Classical Conditioning (AO1)
Explains how behaviour is learned through stimulus-response associations. An event in the environment (stimulus) results in a psychological reaction (response).
Watson & Raynor (1920)
Loud Noise (UCS) - Fear/Crying (UCR)
White Rat (NS) - No Fear Response
Loud Noise (UCS) + White Rat (NS) - Fear/Crying (UCR)
White Rat (CS) - Fear/Crying (CR) = PHOBIA
Classical Conditioning (AO2)
Applying classical conditioning to the explanation of phobias:
Fear of heights: if a person goes to the top of a high building (UCS) and they feel dizzy and sick (UCR) they associate high places with the feeling of nausea (CR). This then lead to vertigo.
Operant Conditioning (AO1)
Skinner(1974) explains that behaviour is influenced by the consequences of our actions in terms of positive and negative reinforcement.
Positive = encouraging behaviour through reward. e.g. If a friend is unhappy, we give them something to cheer them up such as taking them out or buying them things. Negative = encouraging behaviour by taking away unpleasantness. e.g. If a child is naughty and they get grounded, but they tidy their room, so you let them off.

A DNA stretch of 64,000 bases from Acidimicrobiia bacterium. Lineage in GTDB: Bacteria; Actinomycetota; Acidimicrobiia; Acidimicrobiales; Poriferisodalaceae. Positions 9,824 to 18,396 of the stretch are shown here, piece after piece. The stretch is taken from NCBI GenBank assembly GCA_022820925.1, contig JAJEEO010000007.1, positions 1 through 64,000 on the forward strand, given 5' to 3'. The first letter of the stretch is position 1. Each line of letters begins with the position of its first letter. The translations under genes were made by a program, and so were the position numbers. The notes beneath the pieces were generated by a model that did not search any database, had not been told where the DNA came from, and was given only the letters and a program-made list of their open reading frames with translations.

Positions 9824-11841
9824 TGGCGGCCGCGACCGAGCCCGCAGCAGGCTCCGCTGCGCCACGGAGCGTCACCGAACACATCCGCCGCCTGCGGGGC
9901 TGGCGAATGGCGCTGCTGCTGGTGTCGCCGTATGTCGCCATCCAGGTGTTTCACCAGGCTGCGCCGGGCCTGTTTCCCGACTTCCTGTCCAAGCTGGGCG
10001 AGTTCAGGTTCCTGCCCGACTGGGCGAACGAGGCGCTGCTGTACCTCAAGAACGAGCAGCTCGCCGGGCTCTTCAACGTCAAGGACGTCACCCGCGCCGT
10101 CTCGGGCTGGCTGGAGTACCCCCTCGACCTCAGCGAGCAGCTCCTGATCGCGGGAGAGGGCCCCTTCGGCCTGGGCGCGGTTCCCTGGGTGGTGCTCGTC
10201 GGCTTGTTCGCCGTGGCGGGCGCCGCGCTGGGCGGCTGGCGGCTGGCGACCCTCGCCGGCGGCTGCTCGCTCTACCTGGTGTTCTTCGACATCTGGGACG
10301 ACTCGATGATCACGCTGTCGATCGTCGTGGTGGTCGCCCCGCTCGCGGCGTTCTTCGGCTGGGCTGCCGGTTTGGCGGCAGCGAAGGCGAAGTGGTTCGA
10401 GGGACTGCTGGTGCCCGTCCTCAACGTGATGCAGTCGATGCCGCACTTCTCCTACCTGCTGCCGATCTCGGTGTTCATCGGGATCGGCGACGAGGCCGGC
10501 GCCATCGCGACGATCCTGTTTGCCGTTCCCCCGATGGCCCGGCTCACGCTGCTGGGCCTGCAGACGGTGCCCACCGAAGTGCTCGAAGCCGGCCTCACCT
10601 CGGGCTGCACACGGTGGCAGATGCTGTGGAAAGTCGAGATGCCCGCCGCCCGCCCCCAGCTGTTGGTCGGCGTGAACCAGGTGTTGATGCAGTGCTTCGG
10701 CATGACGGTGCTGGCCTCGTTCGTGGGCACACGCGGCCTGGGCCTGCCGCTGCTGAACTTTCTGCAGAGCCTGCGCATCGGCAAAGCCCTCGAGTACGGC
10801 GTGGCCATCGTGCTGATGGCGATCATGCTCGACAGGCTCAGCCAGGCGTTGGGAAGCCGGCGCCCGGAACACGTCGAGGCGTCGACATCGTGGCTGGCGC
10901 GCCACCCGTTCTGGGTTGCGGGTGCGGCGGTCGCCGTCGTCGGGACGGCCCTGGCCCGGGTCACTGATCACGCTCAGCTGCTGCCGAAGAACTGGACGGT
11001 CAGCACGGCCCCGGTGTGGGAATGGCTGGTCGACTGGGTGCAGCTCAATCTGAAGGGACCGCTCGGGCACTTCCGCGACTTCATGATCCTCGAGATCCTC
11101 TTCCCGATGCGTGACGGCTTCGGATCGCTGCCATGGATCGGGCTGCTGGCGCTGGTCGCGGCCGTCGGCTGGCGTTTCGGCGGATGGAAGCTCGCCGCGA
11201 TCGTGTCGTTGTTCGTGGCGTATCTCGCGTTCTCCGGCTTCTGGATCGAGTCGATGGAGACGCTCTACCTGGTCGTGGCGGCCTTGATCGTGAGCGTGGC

Operant Conditioning (AO2)
Operant conditioning can explain some psychological disorders as antisocial personality disorder:
If childhood agression is reinforced then the behaviour is likely to be repeated. Also, anxiety or depression might receive reward in the form of attention and concern, also making the behaviour be repeated.
Social Learning Theory (AO1)
Bandura suggests that if we observe behaviour, are able to recall the details, have the ability to replicate it and the opportunity to, then if we are motivated by reinforcements, we will imitate and repeat it.
Social Learning Theory (AO2)
Anti-social behaviour can also be explained by SLT if a child observes a model who is rewarded. This can lead to imitation. Also some phobias develop due to observing how a model responds to a stimulus.